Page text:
Red wolves roamed the entire Northern Hemisphere during the Ice Ages, now there are fewer than 2000 left in South Asia
We’ve all heard of grey wolves, and red foxes, but few of us have ever heard of red wolves, which actually look like a cross between the two (with bigger ears and smaller jaws than grey wolves).
Red wolves used to roam the entire northern half of the planet, during the last Ice Age, but after the glacial retreat (around 12,000 years ago) the vast majority of survivors remained only in Asia, though some lived in Russia as late as the 1800s.
Today, only an estimated 950-2200 red wolves remain in South Asia. A couple of dozen animals known as “red wolves” also remain in the Appalachian Mountains of North Carolina, but it is unclear whether they are related. The North American red wolves once existed all along the East Coast, from Canada to Mexico.
Red wolves (also known as dholes, mountain wolves, Indian wild dogs and whistling dogs) are more sociable/egalitarian and less domineering than grey-wolves. They live in packs of up to 40 wolves, with adult members playing with and licking one another, and adults making sure pups always eat first. There is usually a dominant alpha pair, but they are much less aggressive toward beta pack members than grey wolves.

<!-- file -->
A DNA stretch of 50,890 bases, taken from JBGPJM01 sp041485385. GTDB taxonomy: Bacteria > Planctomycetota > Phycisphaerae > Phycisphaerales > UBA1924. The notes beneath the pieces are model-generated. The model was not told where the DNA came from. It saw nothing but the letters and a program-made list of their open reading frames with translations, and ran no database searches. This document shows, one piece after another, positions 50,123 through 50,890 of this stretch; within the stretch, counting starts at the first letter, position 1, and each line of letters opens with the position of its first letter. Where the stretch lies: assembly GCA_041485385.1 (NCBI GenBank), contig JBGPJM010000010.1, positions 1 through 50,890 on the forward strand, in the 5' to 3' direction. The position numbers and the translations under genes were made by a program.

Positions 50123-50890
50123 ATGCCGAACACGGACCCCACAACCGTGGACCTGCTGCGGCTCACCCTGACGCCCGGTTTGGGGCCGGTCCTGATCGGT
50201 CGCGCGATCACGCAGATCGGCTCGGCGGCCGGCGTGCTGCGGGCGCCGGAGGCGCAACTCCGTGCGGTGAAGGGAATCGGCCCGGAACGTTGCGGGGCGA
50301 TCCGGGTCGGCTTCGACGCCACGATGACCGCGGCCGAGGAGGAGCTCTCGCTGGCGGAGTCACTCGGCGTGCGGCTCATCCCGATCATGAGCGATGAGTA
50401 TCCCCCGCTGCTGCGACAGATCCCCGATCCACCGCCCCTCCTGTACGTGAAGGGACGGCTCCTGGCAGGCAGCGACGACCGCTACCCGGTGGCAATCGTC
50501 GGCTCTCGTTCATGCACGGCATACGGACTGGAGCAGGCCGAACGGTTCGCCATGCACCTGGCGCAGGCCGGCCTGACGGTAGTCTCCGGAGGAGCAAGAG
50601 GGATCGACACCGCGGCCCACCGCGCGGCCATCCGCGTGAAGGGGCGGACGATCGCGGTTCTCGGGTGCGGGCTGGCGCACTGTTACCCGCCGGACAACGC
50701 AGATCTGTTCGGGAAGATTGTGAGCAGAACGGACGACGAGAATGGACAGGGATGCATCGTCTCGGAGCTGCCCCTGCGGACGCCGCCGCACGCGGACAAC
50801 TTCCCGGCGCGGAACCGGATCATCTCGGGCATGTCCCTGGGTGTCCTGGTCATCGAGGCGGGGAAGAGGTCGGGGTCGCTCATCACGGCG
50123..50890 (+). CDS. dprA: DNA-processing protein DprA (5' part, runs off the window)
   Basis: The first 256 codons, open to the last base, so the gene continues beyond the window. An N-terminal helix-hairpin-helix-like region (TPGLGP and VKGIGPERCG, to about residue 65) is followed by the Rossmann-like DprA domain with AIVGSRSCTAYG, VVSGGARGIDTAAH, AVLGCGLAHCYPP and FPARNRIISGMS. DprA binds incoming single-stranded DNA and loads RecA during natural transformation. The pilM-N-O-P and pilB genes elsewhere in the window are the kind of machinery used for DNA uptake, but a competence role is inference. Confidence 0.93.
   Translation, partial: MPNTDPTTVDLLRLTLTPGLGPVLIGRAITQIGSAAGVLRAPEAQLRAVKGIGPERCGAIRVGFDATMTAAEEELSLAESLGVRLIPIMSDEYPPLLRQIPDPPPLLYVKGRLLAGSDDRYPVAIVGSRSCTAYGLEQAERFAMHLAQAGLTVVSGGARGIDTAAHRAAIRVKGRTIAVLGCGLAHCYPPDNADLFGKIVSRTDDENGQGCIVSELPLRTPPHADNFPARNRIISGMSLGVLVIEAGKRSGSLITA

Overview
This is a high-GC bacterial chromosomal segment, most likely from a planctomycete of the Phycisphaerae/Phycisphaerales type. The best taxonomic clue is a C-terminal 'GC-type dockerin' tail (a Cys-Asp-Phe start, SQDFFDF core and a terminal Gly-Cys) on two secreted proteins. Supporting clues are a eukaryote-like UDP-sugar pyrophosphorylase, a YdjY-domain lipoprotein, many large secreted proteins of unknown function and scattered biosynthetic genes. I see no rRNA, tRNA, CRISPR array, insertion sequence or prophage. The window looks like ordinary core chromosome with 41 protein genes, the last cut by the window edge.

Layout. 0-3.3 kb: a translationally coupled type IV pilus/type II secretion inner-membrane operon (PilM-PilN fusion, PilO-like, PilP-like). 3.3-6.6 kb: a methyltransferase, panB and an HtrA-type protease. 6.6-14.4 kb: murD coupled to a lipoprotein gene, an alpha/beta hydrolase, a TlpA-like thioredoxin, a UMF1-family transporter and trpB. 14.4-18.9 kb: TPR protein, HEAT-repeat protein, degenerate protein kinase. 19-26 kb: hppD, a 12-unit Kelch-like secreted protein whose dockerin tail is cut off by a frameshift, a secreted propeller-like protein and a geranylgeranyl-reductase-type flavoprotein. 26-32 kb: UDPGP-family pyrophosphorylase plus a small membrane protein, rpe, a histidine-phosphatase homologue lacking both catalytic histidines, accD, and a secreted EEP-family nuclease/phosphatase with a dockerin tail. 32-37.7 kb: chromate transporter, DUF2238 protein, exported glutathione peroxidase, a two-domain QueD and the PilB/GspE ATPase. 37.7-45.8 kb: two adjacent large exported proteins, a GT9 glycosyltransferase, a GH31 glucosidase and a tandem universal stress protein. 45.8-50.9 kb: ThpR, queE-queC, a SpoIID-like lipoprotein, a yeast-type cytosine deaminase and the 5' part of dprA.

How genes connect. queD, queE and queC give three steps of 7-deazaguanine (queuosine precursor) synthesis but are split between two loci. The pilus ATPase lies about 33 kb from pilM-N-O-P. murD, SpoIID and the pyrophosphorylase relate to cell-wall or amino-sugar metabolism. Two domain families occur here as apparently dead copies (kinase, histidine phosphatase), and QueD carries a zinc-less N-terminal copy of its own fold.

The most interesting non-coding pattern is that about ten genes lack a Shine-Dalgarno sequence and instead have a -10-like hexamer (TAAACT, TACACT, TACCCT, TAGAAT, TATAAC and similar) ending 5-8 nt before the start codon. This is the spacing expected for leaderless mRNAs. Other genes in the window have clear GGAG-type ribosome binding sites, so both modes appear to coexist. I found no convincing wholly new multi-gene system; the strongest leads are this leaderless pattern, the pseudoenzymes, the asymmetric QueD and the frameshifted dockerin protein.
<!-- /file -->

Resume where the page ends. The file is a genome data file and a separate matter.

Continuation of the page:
Asian red wolves are less than half the size of grey wolves (22-46 pounds), while North Carolina red wolves are about the size of coyotes (50-85 pounds).
They are more endangered than tigers and leopards, but get far less attention from scientists, conservationists and the media.
Like other endangered species in Asia, the primary threats to these mountain dwellers is competition with humans for habitat – deforestation for agriculture, urban and suburban development. They are perceived by farmers as “livestock killers” and are poisoned or hunted.
Before European colonization of America, red wolves were revered by the Cherokee people. The red wolf was thought to be the companion of Kana’ti – the god-like hunter and father figure of the Wolf Clan. Traditionally, the Cherokee people avoided killing red wolves, as they believed it brought about the vengeance of their pack-mates.